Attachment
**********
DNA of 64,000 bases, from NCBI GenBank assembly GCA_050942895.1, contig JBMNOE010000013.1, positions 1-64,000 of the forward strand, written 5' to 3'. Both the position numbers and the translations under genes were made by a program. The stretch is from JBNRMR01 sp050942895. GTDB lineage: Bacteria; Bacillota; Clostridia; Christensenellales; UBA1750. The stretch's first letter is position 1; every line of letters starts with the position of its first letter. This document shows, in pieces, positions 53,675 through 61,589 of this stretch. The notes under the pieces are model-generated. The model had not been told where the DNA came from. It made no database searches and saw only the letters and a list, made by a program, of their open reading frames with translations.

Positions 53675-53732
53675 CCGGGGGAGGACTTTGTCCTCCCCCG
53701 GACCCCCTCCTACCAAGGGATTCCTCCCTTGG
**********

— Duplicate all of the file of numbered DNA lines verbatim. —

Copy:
DNA of 64,000 bases, from NCBI GenBank assembly GCA_050942895.1, contig JBMNOE010000013.1, positions 1-64,000 of the forward strand, written 5' to 3'. Both the position numbers and the translations under genes were made by a program. The stretch is from JBNRMR01 sp050942895. GTDB lineage: Bacteria; Bacillota; Clostridia; Christensenellales; UBA1750. The stretch's first letter is position 1; every line of letters starts with the position of its first letter. This document shows, in pieces, positions 53,675 through 61,589 of this stretch. The notes under the pieces are model-generated. The model had not been told where the DNA came from. It made no database searches and saw only the letters and a list, made by a program, of their open reading frames with translations.

Positions 53675-53732
53675 CCGGGGGAGGACTTTGTCCTCCCCCG
53701 GACCCCCTCCTACCAAGGGATTCCTCCCTTGG